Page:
1.The crisis between Eritrea and Ethiopia is rooted in the
      violation by the Government of Ethiopia of Eritrea's colonial
      boundaries, and to willfully claim, as well as physically occupy,
      Large swathes of Eritrean territory in the southwestern,
      southern and southeastern parts of the country. This violation
      is made manifest in the official map issued in 1997 as well as
      the map of Ethiopia embossed in the new currency notes of
      the country that came into circulation in November 1997.
  2.Ethiopia went further than laying claims on paper to create a
      de facto situation on the ground. The first forcible act of
      creating facts on the ground occurred in July 1997 when
      Ethiopia, under the pretext of fighting the Afar opposition,
      brought two battalions to Bada (Adi Murug) in southwestern
      Eritrea to occupy the village and dismantle the Eritrean
      administration there. This unexpected development was a
      cause of much concern to the Government of Eritrea. Eritrea's
      Head of State subsequently sent a letter to the Ethiopian
      Prime Minister on August 16, 1997, reminding him that "the
      forcible occupation of Adi Murug" was "truly saddening." He
      further urged him to "personally take the necessary prudent
      action so that the measure that has been taken will not trigger
      unnecessary conflict." A week later, on August 25, 1997, the
      Eritrean Head of State again wrote to the Prime Minister
      stressing that measures similar to those in Bada were taken in
      the Badme (southwestern Eritrea) area and suggesting that a 
      Joint Commission be set up to help check further deterioration 
      and create a mechanism to resolve the problem.

  3.Unfortunately, Eritrean efforts to solve the problem amicably
      and bilaterally failed as the Government of Ethiopia continued
      to bring under its occupation the Eritrean territories that it had
      incorporated into its map. Our worst fears were to be realized
      when on May 6, 1998, on the eve of the second meeting of
      the Joint Border Commission, the Ethiopian army launched an
      unexpected attack on Eritrean armed patrols in the Badme
      area claiming that they had transgressed on areas that
      Ethiopia had newly brought under its control. This incident led
      to a series of clashes which, coupled with the hostile
      measures that were taken by the Government of Ethiopia,
      resulted in the present state of war between the two countries.

  4.Ethiopia's unilateral re-drawing of the colonial boundary and
      flagrant acts of creating facts on the ground are the essential
      causes of the current crisis. In light of these facts, Ethiopia's
      claims that it is the victim of aggression are obviously false and
      meant to deceive the international community. Indeed, Ethiopia to 
      this day occupied Eritrean territories in the Setit area in the 
      southwestern part of the country.

  5.Ethiopia's blatant act of aggression is clearly in violation of the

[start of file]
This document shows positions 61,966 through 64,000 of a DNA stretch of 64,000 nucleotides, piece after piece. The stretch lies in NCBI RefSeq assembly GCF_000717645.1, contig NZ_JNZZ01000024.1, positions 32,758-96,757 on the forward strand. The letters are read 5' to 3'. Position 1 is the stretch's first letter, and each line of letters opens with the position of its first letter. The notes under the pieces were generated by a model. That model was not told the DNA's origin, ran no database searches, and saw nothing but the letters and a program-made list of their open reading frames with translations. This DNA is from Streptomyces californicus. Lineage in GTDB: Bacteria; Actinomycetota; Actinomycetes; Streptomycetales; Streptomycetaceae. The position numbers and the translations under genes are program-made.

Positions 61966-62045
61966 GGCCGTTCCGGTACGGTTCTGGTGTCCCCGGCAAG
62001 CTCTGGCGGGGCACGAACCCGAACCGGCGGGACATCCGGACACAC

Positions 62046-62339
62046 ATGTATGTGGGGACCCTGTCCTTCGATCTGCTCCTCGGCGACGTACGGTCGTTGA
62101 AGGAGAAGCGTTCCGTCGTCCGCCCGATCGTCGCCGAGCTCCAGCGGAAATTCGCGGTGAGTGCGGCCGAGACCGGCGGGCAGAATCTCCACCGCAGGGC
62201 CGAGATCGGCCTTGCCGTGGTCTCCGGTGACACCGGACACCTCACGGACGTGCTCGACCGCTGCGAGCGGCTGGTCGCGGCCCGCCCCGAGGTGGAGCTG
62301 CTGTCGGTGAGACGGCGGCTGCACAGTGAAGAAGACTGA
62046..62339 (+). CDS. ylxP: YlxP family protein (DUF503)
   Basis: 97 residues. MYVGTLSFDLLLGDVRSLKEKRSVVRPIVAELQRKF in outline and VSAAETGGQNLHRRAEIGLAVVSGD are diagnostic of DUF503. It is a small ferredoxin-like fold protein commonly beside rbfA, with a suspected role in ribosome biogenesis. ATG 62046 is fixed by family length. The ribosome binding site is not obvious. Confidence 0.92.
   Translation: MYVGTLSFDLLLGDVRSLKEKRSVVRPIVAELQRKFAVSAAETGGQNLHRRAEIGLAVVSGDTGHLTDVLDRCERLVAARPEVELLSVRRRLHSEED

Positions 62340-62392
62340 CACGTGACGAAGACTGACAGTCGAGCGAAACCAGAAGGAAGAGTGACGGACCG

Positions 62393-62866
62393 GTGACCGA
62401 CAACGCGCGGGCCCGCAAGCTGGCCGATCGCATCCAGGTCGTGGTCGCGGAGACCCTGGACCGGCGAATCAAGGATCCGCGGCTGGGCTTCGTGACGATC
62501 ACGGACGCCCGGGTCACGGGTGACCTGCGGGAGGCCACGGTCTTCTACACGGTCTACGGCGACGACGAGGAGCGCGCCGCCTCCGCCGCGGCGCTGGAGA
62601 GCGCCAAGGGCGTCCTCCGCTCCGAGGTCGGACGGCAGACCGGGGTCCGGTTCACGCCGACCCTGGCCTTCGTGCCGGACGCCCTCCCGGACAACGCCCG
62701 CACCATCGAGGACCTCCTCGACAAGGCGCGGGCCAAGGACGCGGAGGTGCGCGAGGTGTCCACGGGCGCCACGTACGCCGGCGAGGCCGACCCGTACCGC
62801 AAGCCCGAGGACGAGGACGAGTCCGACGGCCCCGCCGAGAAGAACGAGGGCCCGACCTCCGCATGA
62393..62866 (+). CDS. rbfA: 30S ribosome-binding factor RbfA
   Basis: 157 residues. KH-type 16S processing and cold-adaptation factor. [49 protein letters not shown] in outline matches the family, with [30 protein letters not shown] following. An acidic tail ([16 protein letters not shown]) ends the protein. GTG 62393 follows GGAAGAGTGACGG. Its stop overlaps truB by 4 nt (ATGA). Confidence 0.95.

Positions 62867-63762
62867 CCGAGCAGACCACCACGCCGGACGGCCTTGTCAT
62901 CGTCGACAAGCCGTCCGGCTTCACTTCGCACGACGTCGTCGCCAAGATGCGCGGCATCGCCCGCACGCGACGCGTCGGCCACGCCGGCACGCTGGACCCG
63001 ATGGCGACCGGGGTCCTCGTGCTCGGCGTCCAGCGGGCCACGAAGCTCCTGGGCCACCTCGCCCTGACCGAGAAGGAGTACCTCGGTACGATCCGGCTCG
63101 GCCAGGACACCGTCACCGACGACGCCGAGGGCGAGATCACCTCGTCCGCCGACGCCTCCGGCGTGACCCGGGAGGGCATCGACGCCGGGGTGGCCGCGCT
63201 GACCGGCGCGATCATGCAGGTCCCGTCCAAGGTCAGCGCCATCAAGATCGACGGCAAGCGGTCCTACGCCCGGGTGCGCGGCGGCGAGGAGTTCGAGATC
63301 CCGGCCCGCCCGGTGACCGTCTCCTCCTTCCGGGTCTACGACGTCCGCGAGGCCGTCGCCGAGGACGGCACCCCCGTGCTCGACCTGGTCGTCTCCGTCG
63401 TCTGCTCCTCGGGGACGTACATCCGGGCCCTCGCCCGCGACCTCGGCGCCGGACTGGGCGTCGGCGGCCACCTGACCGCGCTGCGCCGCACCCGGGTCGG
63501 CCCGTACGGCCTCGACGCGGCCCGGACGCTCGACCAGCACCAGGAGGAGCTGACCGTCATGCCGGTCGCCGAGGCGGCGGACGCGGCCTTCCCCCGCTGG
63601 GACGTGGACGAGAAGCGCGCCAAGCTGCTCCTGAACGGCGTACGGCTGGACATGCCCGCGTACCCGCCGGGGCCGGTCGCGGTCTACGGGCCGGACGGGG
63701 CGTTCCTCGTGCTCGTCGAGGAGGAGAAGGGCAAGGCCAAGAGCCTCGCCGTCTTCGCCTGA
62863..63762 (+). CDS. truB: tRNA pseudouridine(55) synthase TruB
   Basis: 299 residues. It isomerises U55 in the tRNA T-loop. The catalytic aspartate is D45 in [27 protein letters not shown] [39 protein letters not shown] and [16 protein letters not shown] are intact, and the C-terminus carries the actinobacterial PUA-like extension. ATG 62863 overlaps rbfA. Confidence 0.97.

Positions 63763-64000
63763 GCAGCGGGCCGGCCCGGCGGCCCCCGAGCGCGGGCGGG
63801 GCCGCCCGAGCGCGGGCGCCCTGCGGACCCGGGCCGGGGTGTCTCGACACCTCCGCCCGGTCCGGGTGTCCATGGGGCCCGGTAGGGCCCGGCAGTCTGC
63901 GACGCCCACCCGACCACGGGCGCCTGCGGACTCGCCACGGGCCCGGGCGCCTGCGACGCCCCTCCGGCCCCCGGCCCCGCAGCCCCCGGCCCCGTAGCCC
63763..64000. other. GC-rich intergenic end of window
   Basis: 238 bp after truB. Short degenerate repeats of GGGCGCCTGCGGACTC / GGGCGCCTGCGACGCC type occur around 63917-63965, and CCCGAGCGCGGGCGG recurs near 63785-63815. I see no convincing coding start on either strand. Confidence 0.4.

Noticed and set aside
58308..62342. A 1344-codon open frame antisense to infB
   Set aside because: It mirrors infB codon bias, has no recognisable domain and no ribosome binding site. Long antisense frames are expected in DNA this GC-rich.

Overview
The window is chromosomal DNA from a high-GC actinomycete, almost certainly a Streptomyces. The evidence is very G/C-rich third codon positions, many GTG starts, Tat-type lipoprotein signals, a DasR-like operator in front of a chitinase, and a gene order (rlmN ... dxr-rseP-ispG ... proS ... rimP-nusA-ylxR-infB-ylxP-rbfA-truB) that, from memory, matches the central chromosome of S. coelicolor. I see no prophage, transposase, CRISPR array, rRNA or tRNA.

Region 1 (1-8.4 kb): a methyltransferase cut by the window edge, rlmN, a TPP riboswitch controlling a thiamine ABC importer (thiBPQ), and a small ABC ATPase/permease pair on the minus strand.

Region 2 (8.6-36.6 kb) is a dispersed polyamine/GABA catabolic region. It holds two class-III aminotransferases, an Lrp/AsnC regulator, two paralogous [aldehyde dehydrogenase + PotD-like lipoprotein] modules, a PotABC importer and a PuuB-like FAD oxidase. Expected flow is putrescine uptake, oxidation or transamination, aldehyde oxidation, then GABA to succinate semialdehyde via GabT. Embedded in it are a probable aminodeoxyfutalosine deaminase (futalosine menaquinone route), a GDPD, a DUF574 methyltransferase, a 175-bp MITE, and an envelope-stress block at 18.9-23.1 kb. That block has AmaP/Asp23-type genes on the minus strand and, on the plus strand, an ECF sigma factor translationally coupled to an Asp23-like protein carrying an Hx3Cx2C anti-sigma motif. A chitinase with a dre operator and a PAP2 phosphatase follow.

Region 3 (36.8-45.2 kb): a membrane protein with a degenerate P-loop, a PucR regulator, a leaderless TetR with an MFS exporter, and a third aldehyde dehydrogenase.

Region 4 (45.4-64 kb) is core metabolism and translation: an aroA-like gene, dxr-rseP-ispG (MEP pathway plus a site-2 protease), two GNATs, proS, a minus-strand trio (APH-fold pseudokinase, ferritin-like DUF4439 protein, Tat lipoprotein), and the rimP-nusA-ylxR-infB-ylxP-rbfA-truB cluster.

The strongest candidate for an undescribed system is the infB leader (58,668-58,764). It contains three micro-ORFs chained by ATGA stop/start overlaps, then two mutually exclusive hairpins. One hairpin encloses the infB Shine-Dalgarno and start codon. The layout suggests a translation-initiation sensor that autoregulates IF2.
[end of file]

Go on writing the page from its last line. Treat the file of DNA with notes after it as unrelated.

OAU Charter and Resolution AHG/RES 16(1) of the First
      Assembly of the Heads of State and Government held in Cairo
      in 1964. Unless rectified without equivocation, Ethiopia's
      refusal to abide by the OAU Charter and decisions, and its
      continued occupation of undisputed Eritrean territory will open
      a Pandora's box and create a cycle of instability in the region.
      The acceptance of Ethiopia's logic will not only affect all
      African States but will indeed backfire against Ethiopia itself,
      since its sovereignty over much of its territory, including on the
      Ogaden, is based on the same principles of international law.

  6.A simple border dispute has assumed this level of conflict
      because of Ethiopia's continued escalation of its hostile and
      provocative acts.

      Among these are:

       the declaration of war by Ethiopia's Parliament on May 13,1998;

       the launching of an air-strike by Ethiopia on June 5, 1998,on Asmara;

       the imposition of an air blockade and maritime access
       blockade to Eritrean ports through the threat of incessant
       and indiscriminate air bombing;

       the mass expulsion and indiscriminate arrests of thousands
       of Eritreans from Ethiopia.

  7.In spite of all these, Eritrea has been restrained and
      committed to a peaceful solution of the dispute. In this vein, it
      has already presented constructive proposals (attached).The proposals
      center on:
           1.the demarcation of the entire boundary between the two
             countries on the basis of borders established by colonial
           2.the demilitarization of the entire border area pending
             demarcation; and, 
           3.the establishment of appropriate ad hoc arrangements for
             civil administration in populated demilitarized areas in
             the interim period. 

         In addition, considering the state of war that exists between
         the two countries, the Government of Eritrea has been
         calling--and continues to call--for:

            i)  an immediate and unconditional cessation of hostilities;
            ii) the start of direct talks between the two parties in the
                presence of mediators. 

                 Ministry of Foreign Affairs
                 Asmara, June 19, 1998